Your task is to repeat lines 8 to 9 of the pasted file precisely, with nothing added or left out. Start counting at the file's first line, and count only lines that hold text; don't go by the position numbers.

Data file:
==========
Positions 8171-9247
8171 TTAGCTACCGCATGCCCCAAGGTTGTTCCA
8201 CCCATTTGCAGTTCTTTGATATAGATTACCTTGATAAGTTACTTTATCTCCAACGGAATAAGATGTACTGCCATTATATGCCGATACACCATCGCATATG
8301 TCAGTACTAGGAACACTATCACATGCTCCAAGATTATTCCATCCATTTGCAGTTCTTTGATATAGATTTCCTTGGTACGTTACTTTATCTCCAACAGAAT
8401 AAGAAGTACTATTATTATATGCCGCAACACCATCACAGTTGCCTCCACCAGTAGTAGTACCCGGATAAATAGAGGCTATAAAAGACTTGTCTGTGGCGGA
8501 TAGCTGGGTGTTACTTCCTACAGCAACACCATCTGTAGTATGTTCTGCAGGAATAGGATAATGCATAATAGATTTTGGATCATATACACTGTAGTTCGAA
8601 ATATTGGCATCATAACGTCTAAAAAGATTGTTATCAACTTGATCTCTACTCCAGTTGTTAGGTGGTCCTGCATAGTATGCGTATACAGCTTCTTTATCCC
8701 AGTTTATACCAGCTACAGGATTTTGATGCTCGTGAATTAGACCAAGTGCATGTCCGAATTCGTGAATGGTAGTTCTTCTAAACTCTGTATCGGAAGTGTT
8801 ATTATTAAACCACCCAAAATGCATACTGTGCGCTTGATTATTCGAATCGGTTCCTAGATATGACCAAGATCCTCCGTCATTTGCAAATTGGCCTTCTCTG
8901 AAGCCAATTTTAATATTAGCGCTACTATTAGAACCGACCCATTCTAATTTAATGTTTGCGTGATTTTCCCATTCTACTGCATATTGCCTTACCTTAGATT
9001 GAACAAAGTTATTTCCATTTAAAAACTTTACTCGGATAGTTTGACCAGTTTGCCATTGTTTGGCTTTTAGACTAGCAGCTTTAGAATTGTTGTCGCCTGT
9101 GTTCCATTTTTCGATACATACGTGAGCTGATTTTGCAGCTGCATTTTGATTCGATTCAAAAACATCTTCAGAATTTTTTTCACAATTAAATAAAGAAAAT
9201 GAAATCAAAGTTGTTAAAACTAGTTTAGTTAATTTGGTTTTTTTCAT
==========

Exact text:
8701 AGTTTATACCAGCTACAGGATTTTGATGCTCGTGAATTAGACCAAGTGCATGTCCGAATTCGTGAATGGTAGTTCTTCTAAACTCTGTATCGGAAGTGTT
8801 ATTATTAAACCACCCAAAATGCATACTGTGCGCTTGATTATTCGAATCGGTTCCTAGATATGACCAAGATCCTCCGTCATTTGCAAATTGGCCTTCTCTG